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February 9, 2015

Good Bills Moving Forward

Delegate Dave LaRock makes the case for HB 1753.
Delegate David LaRock makes his case for House Bill 1753 in an Education Reform Subcommittee meeting. After HSLDA’s Scott Woodruff, right, suggested a change to the pro-homeschooling bill, it went on to be passed by the full House.

Three bills to improve the Virginia home instruction laws are making excellent progress in the General Assembly. HSLDA and HEAV have worked hand in hand to draft, introduce, and promote these bills toward enactment.

Senate Bill 1403

Senate Bill 1403 will give homeschool families the right to submit a passing score (23rd percentile or higher) on an SAT, ACT and PSAT test to satisfy the year-end assessment requirement. It will also give families the right to submit International Baccalaureate assessments for consideration. The bill received unanimous approval in Senate committee, and unanimous approval on the Senate floor last week.

Senator Steve Martin is the bill’s patron, and he has done an excellent job moving the bill forward. Please thank him if you have an opportunity. His district includes Amelia County, most of Chesterfield County, and the city of Colonial Heights.

House Bill 1754

Delegate David LaRock filed a bill in the House of Delegates, House Bill 1754, that would—like SB 1403—add the SAT, ACT and PSAT tests to the list of acceptable year-end assessments. Last week HSLDA Senior Counsel Scott Woodruff testified in subcommittee in favor of the bill and it received the approval of the full House Education Committee by a strong vote of 18 in favor and 4 against. This morning the House of Delegates passed the bill by a margin of 77 in favor, 20 against. Now it will move to the Senate.

House Bill 1753

LaRock also filed a bill that will make life more fair and less stressful for families who start homeschooling after February 1. The bill had its first test early on Tuesday morning last week in the Education Reform Subcommittee of the House Education Committee. LaRock gave an excellent presentation of the bill’s purpose to the subcommittee. Woodruff spoke and gave additional support. No one testified against the bill.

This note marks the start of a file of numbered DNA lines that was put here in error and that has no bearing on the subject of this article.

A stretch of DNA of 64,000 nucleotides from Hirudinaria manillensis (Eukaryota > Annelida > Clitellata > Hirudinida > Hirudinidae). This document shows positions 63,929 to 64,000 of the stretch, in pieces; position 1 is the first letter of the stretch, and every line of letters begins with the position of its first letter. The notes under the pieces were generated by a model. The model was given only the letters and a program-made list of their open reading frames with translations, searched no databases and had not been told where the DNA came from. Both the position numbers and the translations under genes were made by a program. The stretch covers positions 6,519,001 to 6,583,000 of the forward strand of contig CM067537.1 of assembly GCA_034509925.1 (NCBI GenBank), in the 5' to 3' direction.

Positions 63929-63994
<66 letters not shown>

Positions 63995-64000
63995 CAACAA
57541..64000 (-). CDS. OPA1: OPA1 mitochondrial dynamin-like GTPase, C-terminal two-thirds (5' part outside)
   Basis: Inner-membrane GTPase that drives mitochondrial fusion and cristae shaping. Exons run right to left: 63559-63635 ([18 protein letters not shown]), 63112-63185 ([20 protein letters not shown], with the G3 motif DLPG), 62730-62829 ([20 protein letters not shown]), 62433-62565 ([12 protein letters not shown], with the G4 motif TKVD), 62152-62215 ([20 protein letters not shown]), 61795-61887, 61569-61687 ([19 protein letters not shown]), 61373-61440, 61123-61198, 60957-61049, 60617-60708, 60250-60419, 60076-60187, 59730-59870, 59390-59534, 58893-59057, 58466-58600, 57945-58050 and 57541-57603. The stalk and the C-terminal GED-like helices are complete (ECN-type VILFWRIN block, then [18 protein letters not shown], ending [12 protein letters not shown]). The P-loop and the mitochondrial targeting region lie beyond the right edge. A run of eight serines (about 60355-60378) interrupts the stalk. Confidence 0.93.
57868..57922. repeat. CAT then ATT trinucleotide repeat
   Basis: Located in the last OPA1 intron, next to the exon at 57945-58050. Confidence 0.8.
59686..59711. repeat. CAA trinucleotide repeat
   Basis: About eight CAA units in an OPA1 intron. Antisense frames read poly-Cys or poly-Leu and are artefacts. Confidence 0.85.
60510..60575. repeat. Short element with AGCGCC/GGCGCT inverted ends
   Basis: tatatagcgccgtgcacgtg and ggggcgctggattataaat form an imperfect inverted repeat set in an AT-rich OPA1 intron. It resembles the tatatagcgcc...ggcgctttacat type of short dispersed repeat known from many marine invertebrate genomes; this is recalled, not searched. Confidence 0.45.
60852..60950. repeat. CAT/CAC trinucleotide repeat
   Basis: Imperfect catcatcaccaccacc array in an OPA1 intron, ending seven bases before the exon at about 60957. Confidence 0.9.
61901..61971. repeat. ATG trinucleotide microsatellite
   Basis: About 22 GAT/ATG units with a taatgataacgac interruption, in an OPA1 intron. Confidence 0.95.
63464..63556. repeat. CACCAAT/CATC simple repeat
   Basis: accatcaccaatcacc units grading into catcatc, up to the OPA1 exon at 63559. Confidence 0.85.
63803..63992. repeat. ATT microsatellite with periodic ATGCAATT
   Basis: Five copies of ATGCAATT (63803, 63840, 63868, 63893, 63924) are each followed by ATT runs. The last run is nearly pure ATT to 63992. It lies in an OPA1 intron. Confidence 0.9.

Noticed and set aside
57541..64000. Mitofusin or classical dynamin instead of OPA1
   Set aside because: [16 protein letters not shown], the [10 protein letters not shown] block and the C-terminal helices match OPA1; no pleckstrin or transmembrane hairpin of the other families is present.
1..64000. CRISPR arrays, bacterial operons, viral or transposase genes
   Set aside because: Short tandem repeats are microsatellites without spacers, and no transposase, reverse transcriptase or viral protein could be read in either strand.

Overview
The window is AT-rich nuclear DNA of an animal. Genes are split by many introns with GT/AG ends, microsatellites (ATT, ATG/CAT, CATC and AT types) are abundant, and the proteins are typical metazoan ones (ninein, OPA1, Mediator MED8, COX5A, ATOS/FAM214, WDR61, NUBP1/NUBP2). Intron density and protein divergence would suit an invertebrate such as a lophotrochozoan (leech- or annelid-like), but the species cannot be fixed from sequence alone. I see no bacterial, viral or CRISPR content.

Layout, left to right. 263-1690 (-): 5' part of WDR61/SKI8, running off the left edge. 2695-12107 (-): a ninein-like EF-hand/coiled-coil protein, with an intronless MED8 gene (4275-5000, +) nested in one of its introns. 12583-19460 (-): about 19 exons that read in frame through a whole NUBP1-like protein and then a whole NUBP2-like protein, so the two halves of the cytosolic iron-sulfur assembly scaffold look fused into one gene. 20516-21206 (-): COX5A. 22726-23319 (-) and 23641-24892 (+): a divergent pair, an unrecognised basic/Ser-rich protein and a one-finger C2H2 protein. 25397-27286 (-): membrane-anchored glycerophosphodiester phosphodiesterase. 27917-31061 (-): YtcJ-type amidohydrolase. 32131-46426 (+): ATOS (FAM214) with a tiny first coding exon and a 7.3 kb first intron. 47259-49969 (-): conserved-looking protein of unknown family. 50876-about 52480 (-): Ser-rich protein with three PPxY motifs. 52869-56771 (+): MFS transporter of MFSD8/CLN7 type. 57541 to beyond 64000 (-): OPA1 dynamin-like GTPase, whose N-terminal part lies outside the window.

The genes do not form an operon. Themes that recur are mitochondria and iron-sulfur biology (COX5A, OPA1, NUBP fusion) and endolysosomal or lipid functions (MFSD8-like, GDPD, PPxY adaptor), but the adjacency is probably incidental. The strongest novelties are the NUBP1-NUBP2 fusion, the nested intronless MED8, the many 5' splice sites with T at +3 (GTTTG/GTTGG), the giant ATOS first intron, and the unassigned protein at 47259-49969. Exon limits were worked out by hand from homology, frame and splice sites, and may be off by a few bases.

However, the subcommittee did not seem enthusiastic about the bill. A motion was offered to report the bill (that’s a good thing), but no one seconded the motion. So the motion died and the subcommittee took no further action at that time. It looked like the bill would die for lack of action.

Woodruff quickly went to work and drafted an amendment to the bill which he hoped would get it moving again. The original bill would have exempted children from submitting a year-end assessment, and also from the penalties that follow when an assessment does not show adequate progress. The amendment scaled the bill back a bit by exempting children starting after February 1 only from the penalties. They would not be exempted from submitting the assessment itself.

LaRock agreed to the amendment and promptly got it into the hands of the chairman of the subcommittee, Delegate Tag Greason. Greason helpfully scheduled the bill to be reconsidered by the subcommittee early Wednesday morning.

After LaRock explained the amendment at that subcommittee hearing, Greason voiced his support of the bill as amended. After a brief discussion, a motion was made to report the bill, and it was seconded, and the motion carried unanimously. That was a huge turn-around from the previous morning!

The full House Education Committee met a few minutes later. Greason, as chairman of the subcommittee, was responsible for explaining the bill to the full committee. He did an excellent job. A motion to report was made and it passed 17 in favor and 4 against! This morning the House of Delegates approved the bill by a strong 73 to 24 margin. Now it will move to the Senate.

If you have an opportunity, please thank LaRock and Greason for their excellent leadership. LaRock serves the 33rd district, which includes parts of Clarke, Frederick, and Loudoun counties. Greason serves the 32d district, which is in Loudoun County.

Also please thank Delegate David Bulova (city of Fairfax, part of Fairfax County). He did not support either of Del. LaRock's bills in subcommittee. After we supplied him with additional information he requested, however, he voted in favor of both bills in full committee.

Other Bills of Interest

Delegate Rob Bell’s sports access bill has passed the House and will now be considered by the Senate. HSLDA is neutral, but it is worth noting that many states already allow homeschoolers to play on public school teams, and it works quite smoothly.

SB 1383 would provide greater privacy protection to homeschool families. It prohibits the local school system from giving out any information homeschool families have submitted. Senator Dick Black is the patron. It has passed the Senate and will now be considered by the House.

HB 1307 would prevent a school system from requiring a student to disclose his Social Security number—including a homeschool student. Delegate Steve Landes is the patron. The bill has passed the house and will now be considered by the Senate.

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